A STORY OF THE SEVEN SEAS
INSPIRED ON A TRUE STORY
On a boozy charter trip to Gran Canaria, Jonah, 22, a seeker trapped in the wrong context, detaches from his party-absorbed friends with the intention of experiencing something radically different from what the inauthentic tourist attractions have to offer. He meets Jasmine, a somewhat mysterious woman with something seemingly unfamiliar going on for herself. She invites him to an afterparty on a one-of-a-kind sailing boat — the S/Y Ultimat Fuga — where Jonah is introduced to a mythical, largely self-sufficient, consumer-culture-rejecting collective that spend their days sailing around the world wherever they please. For the lack of anything better to do with his unremarkable life, Jonah joins them for what quickly turns out to be the adventure of a lifetime. Jonah settles in and finds the social context that he has been missing, but before long he also discovers that the community on board has the same social evils that he thought he was leaving behind.
WHY THIS FILM?
Ultimat Fuga is a fresh take on a coming-of-age adventure drama that explores a number of different existential questions. It's a story about daring to explore the unknown and losing one's innocence in the face of coming to terms with the human condition: greed, the search for meaning, the desire to be unique, mortality.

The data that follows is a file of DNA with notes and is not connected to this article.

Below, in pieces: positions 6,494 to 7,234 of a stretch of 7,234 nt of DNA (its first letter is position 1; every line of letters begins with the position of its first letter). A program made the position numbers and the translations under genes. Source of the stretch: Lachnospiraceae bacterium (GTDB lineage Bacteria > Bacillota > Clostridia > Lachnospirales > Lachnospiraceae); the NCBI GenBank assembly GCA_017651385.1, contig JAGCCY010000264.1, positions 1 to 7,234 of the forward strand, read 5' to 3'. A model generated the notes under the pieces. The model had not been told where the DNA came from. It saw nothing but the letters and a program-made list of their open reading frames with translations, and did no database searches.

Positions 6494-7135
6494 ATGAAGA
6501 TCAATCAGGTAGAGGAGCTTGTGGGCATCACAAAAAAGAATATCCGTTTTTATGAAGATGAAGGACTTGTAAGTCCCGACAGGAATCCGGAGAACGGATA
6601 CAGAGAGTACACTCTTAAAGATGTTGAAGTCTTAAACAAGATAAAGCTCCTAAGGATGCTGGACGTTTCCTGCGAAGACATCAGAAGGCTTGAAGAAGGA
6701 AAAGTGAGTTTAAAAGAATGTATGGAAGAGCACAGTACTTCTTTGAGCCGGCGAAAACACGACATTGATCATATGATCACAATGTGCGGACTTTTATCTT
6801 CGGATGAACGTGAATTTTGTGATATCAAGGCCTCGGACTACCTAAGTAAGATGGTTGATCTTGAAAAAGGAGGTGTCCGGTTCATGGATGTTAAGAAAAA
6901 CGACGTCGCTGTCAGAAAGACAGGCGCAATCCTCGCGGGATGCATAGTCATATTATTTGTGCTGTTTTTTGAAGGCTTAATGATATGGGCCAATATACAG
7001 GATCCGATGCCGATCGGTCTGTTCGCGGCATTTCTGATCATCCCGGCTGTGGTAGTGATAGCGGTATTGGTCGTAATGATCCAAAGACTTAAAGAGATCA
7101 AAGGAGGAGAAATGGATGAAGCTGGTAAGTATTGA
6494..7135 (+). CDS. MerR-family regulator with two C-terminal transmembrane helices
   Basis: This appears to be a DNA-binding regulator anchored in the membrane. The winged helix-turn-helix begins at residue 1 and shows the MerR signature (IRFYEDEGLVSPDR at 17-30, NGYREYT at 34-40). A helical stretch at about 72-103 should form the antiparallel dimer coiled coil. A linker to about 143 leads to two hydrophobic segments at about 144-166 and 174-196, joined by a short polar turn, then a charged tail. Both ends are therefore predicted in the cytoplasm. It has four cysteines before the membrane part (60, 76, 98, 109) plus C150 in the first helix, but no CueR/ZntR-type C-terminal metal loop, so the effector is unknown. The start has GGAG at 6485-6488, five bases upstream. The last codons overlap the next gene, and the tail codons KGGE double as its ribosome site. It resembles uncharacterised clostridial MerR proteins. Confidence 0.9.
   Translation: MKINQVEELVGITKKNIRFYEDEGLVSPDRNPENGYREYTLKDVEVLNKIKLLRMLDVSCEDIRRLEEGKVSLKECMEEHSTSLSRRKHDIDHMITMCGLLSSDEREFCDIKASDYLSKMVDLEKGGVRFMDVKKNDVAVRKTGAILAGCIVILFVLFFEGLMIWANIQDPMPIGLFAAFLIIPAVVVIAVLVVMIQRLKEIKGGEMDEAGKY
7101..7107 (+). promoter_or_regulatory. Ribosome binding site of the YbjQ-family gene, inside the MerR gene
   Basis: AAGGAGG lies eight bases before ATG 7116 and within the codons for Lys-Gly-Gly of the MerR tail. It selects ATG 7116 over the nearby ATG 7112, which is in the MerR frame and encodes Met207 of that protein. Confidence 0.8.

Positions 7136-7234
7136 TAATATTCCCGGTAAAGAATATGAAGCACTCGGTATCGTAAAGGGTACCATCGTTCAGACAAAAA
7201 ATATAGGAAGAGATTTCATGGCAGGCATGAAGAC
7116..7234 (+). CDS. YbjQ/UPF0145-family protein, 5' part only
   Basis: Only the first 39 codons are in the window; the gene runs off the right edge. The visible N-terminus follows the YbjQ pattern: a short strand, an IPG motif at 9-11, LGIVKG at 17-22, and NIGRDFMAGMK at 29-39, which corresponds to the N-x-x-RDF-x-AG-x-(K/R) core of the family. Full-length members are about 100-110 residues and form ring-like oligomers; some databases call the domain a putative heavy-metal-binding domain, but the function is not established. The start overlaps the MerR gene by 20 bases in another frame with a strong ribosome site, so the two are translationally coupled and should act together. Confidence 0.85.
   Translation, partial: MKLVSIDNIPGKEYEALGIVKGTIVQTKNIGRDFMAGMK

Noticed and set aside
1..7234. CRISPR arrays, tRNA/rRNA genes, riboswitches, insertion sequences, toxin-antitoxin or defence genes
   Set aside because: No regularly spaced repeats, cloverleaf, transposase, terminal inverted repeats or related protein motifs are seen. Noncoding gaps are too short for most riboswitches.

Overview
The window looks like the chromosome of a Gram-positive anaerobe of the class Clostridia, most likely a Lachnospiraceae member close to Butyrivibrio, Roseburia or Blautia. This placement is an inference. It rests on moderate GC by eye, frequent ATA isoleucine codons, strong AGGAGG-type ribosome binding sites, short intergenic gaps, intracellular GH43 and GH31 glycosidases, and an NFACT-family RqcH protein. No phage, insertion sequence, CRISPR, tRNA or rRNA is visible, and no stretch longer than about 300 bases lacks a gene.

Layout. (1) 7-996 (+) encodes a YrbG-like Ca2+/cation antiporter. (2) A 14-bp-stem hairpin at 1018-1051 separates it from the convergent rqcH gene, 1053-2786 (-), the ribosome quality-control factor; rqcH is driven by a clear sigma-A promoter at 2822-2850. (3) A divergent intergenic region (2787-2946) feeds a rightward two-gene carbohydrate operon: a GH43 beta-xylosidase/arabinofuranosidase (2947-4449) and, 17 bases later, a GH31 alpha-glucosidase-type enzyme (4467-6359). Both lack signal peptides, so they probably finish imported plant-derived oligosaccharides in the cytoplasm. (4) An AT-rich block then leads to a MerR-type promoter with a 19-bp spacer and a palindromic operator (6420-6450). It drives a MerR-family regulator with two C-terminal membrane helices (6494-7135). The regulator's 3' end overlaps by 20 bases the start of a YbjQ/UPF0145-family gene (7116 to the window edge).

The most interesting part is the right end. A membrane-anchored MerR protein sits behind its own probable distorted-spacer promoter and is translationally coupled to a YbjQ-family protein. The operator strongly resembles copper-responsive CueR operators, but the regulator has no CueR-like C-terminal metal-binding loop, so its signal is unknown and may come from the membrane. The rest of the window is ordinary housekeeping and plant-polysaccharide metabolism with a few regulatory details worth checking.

It's a film about freedom: what it means to different people at different stages in their lives, why it's so important for so many, and the double-edged sword that it's often thought of to be.
It's a film about being a part of something larger than ourselves. What is the price we pay as individuals to be a part of a community — small or large? How much are we willing to give up on ourselves to be accepted by our peers? And what does it take to resist the collective power as an individual?
As much as it's a film about what makes life worth living, it also takes deep dive into the darker nature of our being. In many ways, the premise of the society onboard was always flawed and "too good to be true". The logic being: it ain't paradise if it's every day. The philosophy they all signed up for promises a society where each member is rewarded according to his/her needs but is ultimately corrupted by its leadership. As such, Ultimat Fuga stands as a microcosm of communism.
As the film nears its conclusion and connects to the present day, it taps into the modern aspects of intrusion of privacy, which has become an increasingly hot topic over the last couple of years, and asks the viewers near the end: is freedom only as simple as being unattached & free to do what you want, or are there more factors to the equation?